My session-end reflections about this year’s state legislature have been delayed by the writing I did in the aftermath of the tornadoes that struck here in late May, killing more than 40 people.
Pundits and politicians recently weighed in with their so-called legislative “report cards” as if their political affiliation or ideology doesn’t somehow matter in the process. Gov. Mary Fallin gave the session an A, for example. Really? That should be enough said about this silly annual ritual.
I won’t rehash the small Republican tax cut that might not even make it through a court challenge or the almost complete lack of compassion among Republicans when it comes to expanding Medicaid coverage here under the Affordable Care Act. The “Fallin A” includes that and more. Fallin and other Republicans also point to so-called reform of the workers’ compensation system this year, but reform is a double-edged sword. Benefits to injured workers will be cut for the sake of business profits.
I do want to talk about one complete win this legislative session for progressives and intellectuals in the state. That win includes the demise of all religious intrusion bills attacking directly or indirectly the teaching of evolution in schools. The overall purpose of these bills is really nothing less than to replace science and rational thought with right-wing Christian dogma in our schools. It’s an open attempt at religious indoctrination, although its supporters-the religious folks-are not upfront about it.
The bills that were considered this year included HB 1674, which claimed topics such as evolution, cloning and global warming are controversial and thus teachers should focus on the strengths and weaknesses of their claims. The main problem, of course, is there’s no controversy among scientists about these subjects. The controversy is generated by right-wing Christian fundamentalists.
A somewhat similar bill, SB 758, ended up dead as well. Two other bills HB 1940 and HB 1456, or “Religious Viewpoint Antidiscrimination Acts,” which would have brought all kinds of religious dogma into our public schools didn’t make it through either.
It might seem like a small victory, but for 13 years now the intellectual community has fought this type of backwards legislation and won. I’ve been publicly opposing anti-evolution bills here for about eight or nine years. It’s draining. Those who would turn our government and schools into theocracies are relentless. They believe themselves to be on a mission from their God.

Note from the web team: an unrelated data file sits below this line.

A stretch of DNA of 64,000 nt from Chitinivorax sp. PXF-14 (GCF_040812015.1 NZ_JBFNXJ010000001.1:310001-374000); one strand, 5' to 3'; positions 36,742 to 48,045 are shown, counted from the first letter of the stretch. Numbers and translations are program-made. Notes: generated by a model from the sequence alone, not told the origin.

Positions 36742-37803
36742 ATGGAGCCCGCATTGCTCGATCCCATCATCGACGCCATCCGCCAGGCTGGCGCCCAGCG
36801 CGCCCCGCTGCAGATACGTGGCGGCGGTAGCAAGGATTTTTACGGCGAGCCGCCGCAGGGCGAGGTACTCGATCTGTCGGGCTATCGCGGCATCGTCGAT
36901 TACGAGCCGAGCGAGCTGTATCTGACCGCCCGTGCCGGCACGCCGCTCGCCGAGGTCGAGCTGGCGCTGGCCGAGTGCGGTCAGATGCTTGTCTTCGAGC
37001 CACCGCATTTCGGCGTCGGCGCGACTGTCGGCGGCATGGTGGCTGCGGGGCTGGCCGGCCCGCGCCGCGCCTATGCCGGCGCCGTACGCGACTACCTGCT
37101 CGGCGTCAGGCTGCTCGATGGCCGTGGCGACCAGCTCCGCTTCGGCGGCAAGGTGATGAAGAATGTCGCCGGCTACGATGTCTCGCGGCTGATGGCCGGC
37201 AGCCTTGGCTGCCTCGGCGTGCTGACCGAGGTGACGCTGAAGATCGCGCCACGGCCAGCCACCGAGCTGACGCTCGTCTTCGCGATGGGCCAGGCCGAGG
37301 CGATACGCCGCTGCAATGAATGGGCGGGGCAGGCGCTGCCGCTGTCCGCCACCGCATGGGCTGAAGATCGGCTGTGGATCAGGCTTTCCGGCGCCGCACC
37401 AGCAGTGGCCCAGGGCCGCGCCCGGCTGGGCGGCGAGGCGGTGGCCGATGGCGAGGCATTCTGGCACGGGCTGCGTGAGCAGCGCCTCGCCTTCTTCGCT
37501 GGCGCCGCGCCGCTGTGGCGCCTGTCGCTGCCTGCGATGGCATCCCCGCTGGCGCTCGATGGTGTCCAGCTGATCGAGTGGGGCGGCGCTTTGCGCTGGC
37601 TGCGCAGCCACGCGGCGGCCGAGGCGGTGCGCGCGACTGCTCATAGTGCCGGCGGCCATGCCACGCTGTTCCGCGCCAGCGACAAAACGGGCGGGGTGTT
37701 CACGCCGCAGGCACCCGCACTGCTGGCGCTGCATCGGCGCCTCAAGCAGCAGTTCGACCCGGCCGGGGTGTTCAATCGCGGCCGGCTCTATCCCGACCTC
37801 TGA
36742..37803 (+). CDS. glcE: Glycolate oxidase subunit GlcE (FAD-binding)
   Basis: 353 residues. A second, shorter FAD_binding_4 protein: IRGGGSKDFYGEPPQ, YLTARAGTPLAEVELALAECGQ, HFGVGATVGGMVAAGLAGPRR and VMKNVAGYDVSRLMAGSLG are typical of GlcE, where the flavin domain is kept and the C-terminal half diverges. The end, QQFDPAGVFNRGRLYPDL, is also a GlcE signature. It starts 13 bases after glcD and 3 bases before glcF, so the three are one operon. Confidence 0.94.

One organization leading the fight for intellectual integrity again this year was Oklahomans for Excellence in Science Education. Its founder, Dr. Victor Hutchison, who is George Lynn Cross Research Professor Emeritus in the Department of Zoology at the University of Oklahoma, deserves yet another round of applause for his diligence in following the legislation and getting the intellectual community to contact legislators.
“The demise of these bills this year can be attributed to the large number of messages sent to the appropriate committees by national and state organizations and the individuals who responded to requests to help,” Hutchison wrote in a recent OESE email. “To all who did, THANK YOU – your efforts paid off as usual! None of these types of bill have passed during the past 13 years! However, we will likely have to continue opposition next year. The authors of these bills, and their supportive legislators, continue to be anti-science and, in many ways, anti-education.”
I’ll give Hutchison an A in my legislative report card and leave the rest of the grading to someone else.